LabourEdge is the sharp edge of labour law, human resources and employee relations.
It is designed by the SALLR team to assist busy practitioners when the boundaries of their knowledge, skills and insight are being challenged. On an ongoing basis, the latest developments are identified so that you can stay ahead of the game. Well-researched solutions are provided that will save you the time and effort slogging through periodicals, opinions, judgments, awards and publications.
A claim in the labour court is for the payment of damages arising from a breach of contract, whereas a claim before the CCMA or the bargaining council is for reinstatement, alternatively, compensation. How did the labour appeal court recently, in Archer v Public School – Pinelands High School and Others, deal with these two different claims?
A claimant has a potential claim for enforcement of an LRA right (enforceable only in a labour forum) as well as a potential claim for enforcement of a right falling outside the LRA (enforceable either in the high court or labour court). These claims can be pursued simultaneously or sequentially. What is the basis of such approach, recently confirmed by the labour appeal court in Archer v Public School – Pinelands High School and Others (2019) 30 SALLR 28 (LAC)?
There is a misconception that the labour court has jurisdiction to entertain any disputes concerning work-related grievances, or to deal with any allegations of unfair conduct by an employer. How did Van Niekerk J deal with this issue in Malinga and Others v KwaZulu-Natal Provincial Department of Education and Others (2020) 31 SALLR 101 (LC)?
Guidelines Formulated By The Labour Court In Order To Ensure Compliance With The Audi Alteram Partem Rule When An Arbitrator Wishes To Rely On Portions Of A Transcript Or Record Of An Internal Disciplinary Enquiry Where The Parties Agreed That Such Record Or Transcript Correctly Purports What It Wishes To Portray
In the scenario where the parties agreed that the transcript or record of an internal disciplinary enquiry correctly purports what it wishes to portray and the relevant arbitrator is contemplating utilising certain portions of such transcript, what guidelines must be complied with in order to ensure compliance with the audi alteram partem rule?
The article sets out the approach adopted to the above question by the labour court in Hillside Aluminium (Pty) Ltd v Moses Mathuse and Others.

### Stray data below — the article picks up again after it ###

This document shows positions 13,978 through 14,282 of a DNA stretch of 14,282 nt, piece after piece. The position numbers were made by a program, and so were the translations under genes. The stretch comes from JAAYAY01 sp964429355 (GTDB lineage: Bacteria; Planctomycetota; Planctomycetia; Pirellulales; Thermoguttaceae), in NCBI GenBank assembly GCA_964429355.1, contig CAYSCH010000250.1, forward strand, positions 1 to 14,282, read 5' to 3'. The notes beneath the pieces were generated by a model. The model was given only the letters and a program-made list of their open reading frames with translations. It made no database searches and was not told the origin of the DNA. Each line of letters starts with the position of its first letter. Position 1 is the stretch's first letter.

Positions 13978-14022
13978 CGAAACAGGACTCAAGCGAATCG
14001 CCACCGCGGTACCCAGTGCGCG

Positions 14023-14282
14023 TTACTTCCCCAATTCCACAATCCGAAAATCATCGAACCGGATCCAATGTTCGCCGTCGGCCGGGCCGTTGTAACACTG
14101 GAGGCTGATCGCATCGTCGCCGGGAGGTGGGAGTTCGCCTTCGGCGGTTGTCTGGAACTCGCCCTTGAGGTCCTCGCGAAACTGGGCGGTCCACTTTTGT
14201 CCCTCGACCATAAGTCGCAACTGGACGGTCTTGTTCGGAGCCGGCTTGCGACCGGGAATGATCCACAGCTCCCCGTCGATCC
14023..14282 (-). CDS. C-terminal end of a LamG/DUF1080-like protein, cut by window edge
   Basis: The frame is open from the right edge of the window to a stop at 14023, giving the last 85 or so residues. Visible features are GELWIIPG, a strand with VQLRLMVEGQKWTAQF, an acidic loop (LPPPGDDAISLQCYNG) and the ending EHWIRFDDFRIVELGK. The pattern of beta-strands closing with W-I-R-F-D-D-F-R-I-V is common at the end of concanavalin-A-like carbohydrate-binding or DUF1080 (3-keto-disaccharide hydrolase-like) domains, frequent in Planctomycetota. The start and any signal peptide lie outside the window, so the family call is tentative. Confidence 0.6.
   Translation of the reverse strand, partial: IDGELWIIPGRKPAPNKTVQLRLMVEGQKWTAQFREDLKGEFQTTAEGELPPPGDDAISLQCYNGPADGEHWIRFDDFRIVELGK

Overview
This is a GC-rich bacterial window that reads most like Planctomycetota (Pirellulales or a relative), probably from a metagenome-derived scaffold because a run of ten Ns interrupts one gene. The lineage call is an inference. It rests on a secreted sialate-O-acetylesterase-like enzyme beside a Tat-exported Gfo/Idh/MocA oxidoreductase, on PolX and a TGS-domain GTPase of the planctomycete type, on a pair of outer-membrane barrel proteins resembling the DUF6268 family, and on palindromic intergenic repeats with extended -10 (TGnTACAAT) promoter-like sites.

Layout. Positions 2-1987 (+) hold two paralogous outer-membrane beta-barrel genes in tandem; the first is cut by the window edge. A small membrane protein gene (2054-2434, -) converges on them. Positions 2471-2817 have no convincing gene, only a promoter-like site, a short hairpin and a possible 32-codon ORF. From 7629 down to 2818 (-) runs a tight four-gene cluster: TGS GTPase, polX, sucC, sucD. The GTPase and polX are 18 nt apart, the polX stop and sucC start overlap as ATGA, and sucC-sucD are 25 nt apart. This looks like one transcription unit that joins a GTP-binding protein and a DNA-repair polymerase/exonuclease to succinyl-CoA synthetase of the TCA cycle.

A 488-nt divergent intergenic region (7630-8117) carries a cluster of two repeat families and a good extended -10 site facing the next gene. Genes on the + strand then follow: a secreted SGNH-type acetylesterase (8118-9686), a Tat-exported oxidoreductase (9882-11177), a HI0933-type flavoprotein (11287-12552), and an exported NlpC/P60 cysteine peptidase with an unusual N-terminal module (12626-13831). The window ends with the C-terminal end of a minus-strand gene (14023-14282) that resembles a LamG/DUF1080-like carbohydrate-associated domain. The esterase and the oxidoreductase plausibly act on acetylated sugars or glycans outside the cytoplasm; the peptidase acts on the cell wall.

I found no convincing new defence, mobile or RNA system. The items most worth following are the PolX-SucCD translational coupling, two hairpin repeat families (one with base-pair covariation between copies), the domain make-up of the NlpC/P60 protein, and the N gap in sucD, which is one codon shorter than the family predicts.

What are the consequences and what approach should be adopted when there exists a record or transcript of an internal disciplinary enquiry (or similar process) and, subsequently, at the CCMA or the relevant bargaining council, such record or transcript is considered under the following circumstances:
(a) where there is no agreement between the parties on the authenticity of such documents, or, alternatively, the authenticity is disputed?;
(b) where the parties reached an agreement as to what such documents purport to portray?;
(c) where the parties reached an agreement that the documents should be regarded as evidence?
The article provides guidelines as to how the arbitrator should deal with such record or transcript in each of the above scenarios with reference to the approach recently adopted by the labour court in Hillside Aluminium (Pty) Ltd v Moses Mathuse and Others.
To what extent is an employer required to lead evidence that the trust relationship has been broken down in order to justify a finding that the sanction of dismissal is appropriate? What are the true factors to be taken into account when determining whether or not dismissal is the appropriate sanction?
The article contains the original approach to such issue by the supreme court of appeal in Edcon Ltd v Pillemer NO and Others1 and the interpretation of such approach subsequently in the following judgments:
(a) Woolworths (Pty) Ltd v Mabija and Others;
(b) Easi Access Rental (Pty) Ltd v CCMA and Others; and
(c) Member of the Executive Council, Department of Health, Eastern Cape v Public Health and Social Development Sectoral Bargaining Council and Others.
To what extent is it permissible to utilise the plea bargaining process in industrial relations and labour law as contained in s204 of the Criminal Procedure Act, 51 of 1997, as amended?
Should an employer conclude a plea bargain with one of the employees involved in the alleged misconduct, to what extent will the other employees with whom the employer has not concluded a similar plea bargain agreement be entitled to raise the issue of inconsistent treatment? This article provides answers to the above issues and sets out the approach adopted by the labour court in Member of the Executive Council, Department of Health, Eastern Cape v Public Health and Social Development Sectoral Bargaining Council and Others.